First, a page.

Rampant Killing of Elephants in India Must Be Prevented
Satya Narayan Vashishth, Advocate, Supreme Court
Kartick Satyanarayan (CEO - Wildlife SOS)
A country as rich in diversity and culture as India has always taken pride in the vibrancy in the heritage that we hold. It is this heritage that emphasises the mythological importance of elephants in our culture, as well as places them on a highly respected pedestal. Elephants have been worshipped all over the country owing to the respect they gain from the Elephant God “Ganesha” and have been highly recognizable in art, literature, folklore and popular culture. These majestic animals were also the “royal seat” of the kings that would go to the battlefield and fight bravely alongside the kings. However, as times changed, so did the respect that was bestowed upon these elephants, thus merely reducing them to be used for the purpose of entertainment, joyrides and in the circus. In the year 1971, a popular Hindi movie “Hathi Mere Sathi” starring a popular actor of the yesteryears, Rajesh Khanna, spread the message of compassion towards elephants. The movie was widely appreciated as it highlighted how wild animals can be showered with kindness & compassion. It emphasized respect and love towards elephants. The Uttarakhand High Court, in a recent judgement in 2019, declared equal rights of citizenship to elephants declaring the importance they deserve. With these important examples in place, it is ironic that there are rampant killings across India of elephants that reek of an increasing level of intolerance towards wild elephants that comes as a stark departure from the elephant god who is worshipped across India. The recent incident that shocked the entire country, taking it by surprise was when a pregnant wild elephant’s life was aborted tragically when she accidentally consumed a baited food item laced with explosives that was designed to explode inside the mouth of an unsuspecting animal. . It’s an alarming disparity to find people worshipping elephants as Gods, and people using lethal bombs concealed inside food bait to maim and fatally injure elephants.
(Image courtesy: Wildlife SOS)The outrageous act of killing the elephant by using explosives in pineapples, coconuts was vehemently criticized by prominent citizens including political leaders, sportsmen and celebrities and showed us that people were shocked that such a brutal approach was taken by farmers to deal with wild animals entering their crop fields. To most it seemed like an extremely callous, brutal and uncalled for step when perfectly non-fatal, legal and humane alternatives are easily within reach.
( l to r: Satya Narayan Vashishth, Advocate, Supreme Court and Kartick Satyanarayan, CEO - Wildlife SOS, have both been pushing for the protection of elephants and their habitat in India ) Over the period of 60 days, six elephants lost their lives in Chhattisgarh and several other similar acts of harming cows, jackals and elephants arose in Himachal Pradesh, Kerala as well as Telangana. The killing of Wild Animals is strictly prohibited in India as per Section 9 of the Wildlife Protection Act, 1972. Furthermore, the Constitution of India in Article 51A (g) provides that the fundamental duty of every citizen of India to protect and improve the natural environment including forests, lakes, rivers and wildlife and to have compassion for living creatures. What is even more surprising is that every State Government offers its farmers living on the edge of forest areas, a crop compensation scheme designed to provide farmers with financial compensation in the untoward event that they suffer crop loss due to wild animals entering their fields. In order to protect the misuse of this scheme, the Forest Department requires necessary paperwork and documentation of the claims of the farmers to be verified by forest officials. This process of crop compensation may take some time; it can be most certainly reassured that there is a mechanism in place for the farmers’ redressal. It is, however, possible for farmers to see this as a bottleneck in the Crop Compensation Scheme, forcing them to adopt more drastic measures.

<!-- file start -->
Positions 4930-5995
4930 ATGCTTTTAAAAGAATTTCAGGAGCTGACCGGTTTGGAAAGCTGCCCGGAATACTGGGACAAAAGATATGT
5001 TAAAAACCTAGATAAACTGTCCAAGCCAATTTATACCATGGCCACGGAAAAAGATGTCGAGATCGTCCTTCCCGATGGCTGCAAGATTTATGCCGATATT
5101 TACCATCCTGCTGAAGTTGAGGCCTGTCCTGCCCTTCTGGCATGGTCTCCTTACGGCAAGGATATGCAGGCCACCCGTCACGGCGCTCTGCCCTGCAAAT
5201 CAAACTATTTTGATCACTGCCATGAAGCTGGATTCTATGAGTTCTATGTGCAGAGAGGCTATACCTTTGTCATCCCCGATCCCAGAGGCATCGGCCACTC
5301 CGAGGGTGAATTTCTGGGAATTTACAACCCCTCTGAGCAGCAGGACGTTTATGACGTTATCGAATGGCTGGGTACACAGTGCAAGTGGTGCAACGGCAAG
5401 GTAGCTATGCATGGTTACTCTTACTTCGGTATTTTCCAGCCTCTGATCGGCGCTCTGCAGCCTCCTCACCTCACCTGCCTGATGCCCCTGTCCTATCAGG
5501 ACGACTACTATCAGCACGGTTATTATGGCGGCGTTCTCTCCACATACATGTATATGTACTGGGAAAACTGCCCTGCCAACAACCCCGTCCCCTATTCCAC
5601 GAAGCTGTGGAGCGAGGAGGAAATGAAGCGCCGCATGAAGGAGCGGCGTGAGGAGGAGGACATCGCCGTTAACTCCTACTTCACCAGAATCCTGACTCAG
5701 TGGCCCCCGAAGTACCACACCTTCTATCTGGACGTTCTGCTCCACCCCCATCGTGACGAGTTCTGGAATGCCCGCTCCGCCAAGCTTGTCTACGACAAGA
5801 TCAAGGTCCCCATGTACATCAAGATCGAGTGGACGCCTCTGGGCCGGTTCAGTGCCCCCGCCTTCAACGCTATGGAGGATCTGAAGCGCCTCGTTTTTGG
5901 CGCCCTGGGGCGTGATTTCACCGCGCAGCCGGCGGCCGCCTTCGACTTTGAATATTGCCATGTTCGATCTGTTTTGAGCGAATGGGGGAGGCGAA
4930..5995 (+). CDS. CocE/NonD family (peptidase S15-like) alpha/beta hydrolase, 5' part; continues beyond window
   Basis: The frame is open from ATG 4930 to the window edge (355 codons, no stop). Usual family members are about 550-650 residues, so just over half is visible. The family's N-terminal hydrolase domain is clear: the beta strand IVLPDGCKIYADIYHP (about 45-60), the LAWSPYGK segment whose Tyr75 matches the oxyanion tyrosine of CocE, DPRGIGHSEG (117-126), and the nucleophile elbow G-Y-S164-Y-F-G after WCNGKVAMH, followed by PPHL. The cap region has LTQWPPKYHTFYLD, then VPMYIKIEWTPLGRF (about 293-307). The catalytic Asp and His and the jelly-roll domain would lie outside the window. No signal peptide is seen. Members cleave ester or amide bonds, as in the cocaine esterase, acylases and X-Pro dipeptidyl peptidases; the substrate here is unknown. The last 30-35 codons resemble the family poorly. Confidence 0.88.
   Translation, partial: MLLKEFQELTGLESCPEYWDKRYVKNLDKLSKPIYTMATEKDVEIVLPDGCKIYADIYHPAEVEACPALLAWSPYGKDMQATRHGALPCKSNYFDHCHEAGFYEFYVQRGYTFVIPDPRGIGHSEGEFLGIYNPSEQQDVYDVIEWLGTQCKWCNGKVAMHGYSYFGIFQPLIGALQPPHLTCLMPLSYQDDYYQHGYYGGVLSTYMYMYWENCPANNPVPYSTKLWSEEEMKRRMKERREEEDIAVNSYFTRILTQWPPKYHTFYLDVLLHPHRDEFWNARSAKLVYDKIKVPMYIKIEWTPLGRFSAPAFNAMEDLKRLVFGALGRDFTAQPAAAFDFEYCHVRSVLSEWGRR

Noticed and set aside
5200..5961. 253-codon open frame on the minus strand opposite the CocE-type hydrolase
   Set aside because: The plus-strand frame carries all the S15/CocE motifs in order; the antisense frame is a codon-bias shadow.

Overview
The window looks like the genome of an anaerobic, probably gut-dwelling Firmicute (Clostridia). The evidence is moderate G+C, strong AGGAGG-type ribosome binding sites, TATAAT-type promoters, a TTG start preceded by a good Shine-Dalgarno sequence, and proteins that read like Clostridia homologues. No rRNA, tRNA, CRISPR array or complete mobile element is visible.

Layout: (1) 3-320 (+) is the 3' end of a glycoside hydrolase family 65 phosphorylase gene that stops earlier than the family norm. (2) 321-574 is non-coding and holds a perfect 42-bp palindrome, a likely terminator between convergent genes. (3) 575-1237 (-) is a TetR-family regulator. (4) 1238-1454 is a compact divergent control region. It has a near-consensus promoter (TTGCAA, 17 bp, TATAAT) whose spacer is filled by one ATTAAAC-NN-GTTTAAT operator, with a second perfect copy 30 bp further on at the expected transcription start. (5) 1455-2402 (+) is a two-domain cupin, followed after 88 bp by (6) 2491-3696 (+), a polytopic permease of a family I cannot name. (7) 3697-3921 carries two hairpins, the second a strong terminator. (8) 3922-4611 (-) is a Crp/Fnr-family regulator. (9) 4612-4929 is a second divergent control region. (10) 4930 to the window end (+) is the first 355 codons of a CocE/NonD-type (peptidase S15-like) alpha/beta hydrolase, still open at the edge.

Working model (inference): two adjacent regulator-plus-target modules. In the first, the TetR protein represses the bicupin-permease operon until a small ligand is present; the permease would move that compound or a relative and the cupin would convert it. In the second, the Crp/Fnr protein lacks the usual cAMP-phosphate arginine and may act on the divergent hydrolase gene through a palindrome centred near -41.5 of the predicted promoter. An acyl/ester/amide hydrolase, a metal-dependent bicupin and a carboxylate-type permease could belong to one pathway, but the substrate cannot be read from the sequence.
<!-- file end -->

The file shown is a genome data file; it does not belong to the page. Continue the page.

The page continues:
(Image courtesy: Wildlife SOS)India is the last stronghold for the wild Asian elephant population with only about 25,000 wild elephants remaining. The distribution of wild elephants is mainly in protected forest areas of Kerala, Assam, Karnataka, Uttar Pradesh, Uttarakhand, Arunachal Pradesh, Tamil Nadu, Odisha, Uttarakhand, Bihar, West Bengal, Jharkhand etc. In recent times states like Chhattisgarh, Madhya Pradesh and Maharashtra, which have not had presence of elephants previously, are noticing wild herds entering and taking refuge in the state. India as a developing nation is surging forward with rapid development of roads, train tracks, high voltage electric lines, but in the rush to arrive, the development infrastructure has recklessly crisscrossed the last remaining forest reserves of India which is the abode of these elephants, in what is rapidly becoming a human dominated landscape. With the population explosion of human beings resulting in shrinkage of space and habitat for elephants, there is a stark rise in the use of forest lands, combined with fragmentation of habitat, the interaction between elephants and humans is increasing. The forests that belong to the wild animals, who were the original inheritors of the planet, now no longer have that space as inviolate any longer as it has been invaded by humans. If the forests could be left inviolate and undisturbed by human activities, it would help to reduce human-elephant conflict to a great extent. The carving of highways, railway tracks, agricultural farms etc, from forests and elephant corridors will only result in an increase in conflict. The large scale contract collection of Minor Forest Produce Collection (MFP) is one other activity wherein contractors send thousands of labourers to collect forest products such as honey, berries, fruits, mahua, tubers, roots, vines, tendu leaves, fallen antlers and many such important objects. This results in making the forest devoid of its natural wealth of nutrition for the wild animals it shelters and severely dilutes the nutrition that is available for elephants for their survival. The outcome of this, but obviously, is that elephants will approach the nearby farms looking for food when food in the forest becomes scarce. Wild animals do not know or understand boundaries created by humans. For survival, elephants and other wild animals have to forage through forests, in the course of which they, mistakenly, enter surrounding farms looking for food. The use of inhumane methods like crude bombs concealed in food baits by persons using such tactics as an excuse for crop protection are not only endangering the lives of animals but also lives of other people. It has come in the limelight that some farmers are using fruit bombs or crude bombs for scaring the wild animals, consequently due to this notorious experiment, one innocent pregnant elephant has died painfully, which has forced us to write this editorial. This act has, indeed, exposed the rampant use of explosives to ward off the wild animals, which is extremely unfortunate despite there being humane methods of conflict mitigation in place. Other than crop compensation, other ways to manage human-elephant interaction can be taken from -Wildlife SOS that has been working with the Chhattisgarh Forest Department to mitigate conflict. In 2018, a team of expert veterinarians, elephant trackers and field biologists radio-collared the matriarch of a wild elephant herd that had been the cause of conflict in the Mahasamund area of Chhattisgarh. The wild elephant herd had inflicted serious injuries on people and on property. By radio-collaring the matriarch of the herd, regular alerts are raised through Early Warning Alert System (EWAS) established by Wildlife SOS every four hours with the exact location of the elephant herd. The villages that the herd is expected to approach are alerted by the Forest Department and Wildlife SOS monitoring teams. Along with this, regular workshops are conducted for education and awareness of the villagers to educate them on elephant behaviour, conservation, forest ecology and many more such things. By knowing the details of the elephants, the local community also understands the idea of co-existence with the elephants in order to be able to live in peace and harmony. The Hon’ble Supreme Court in a decision of Animal Welfare Board of India Vs A. Nagaraja- (2014) 7 SCC 547 has discussed Article 21 of the Constitution of India in the context of the Animals. Article 21 protects life, and the word “life” has been expanded by the highest Constitutional court, so as to include all forms of life in the environment, which contains animals’ life also. Important questions in this matter arise are: 1) When a mechanism of crop compensation is available, why is it that some farmers feel the need to resort to such inhumane methods to keep the wild animals away from their agricultural fields? Is the Crop compensation scheme letting them down? 2) How is it that the public are procuring explosive substances for making crude bombs or fruit bombs? This is highly important to note as it can also be used against national interests if not kept a proper check on. 3) Will the empowering of Range Forest Officers at the ground level be helpful to assist the farmers with their cop compensation claims? 4) How are farmers able to conceal these procured explosive substances, without the knowledge of the local law enforcement authorities? 5) Should there be a regulation in sale and purchase of explosive substances by the State Government authorities and the police? Legally speaking, “Elephant” is a “Wild Animal” as per Wildlife Protection Act-1972 and schedule-1 animal as mentioned at Sr. No. 12-B. As per section 51 of the Act, hunting or killing of any Elephant is punishable up to 7 years, but not less than 3 years and also the levying of a fine. Even the section 429 of the Indian Penal Code, 1860, punishes the offender up to 5 years and liability to a fine. The need of the hour is to support the farmers in India with education, with sensitisation about laws and humane alternatives to crop protection as well as expeditious release of Crop Compensation Schemes which will encourage farmers to use legal and humane methods of crop protection instead of resorting to brutal and hostile means. NGOs like Wildlife SOS are actively collaborating with State Forest Departments to engage with local communities around protected areas to help implement Human-Elephant Conflict Mitigation methods. Such public-private partnerships will help protect people and animals.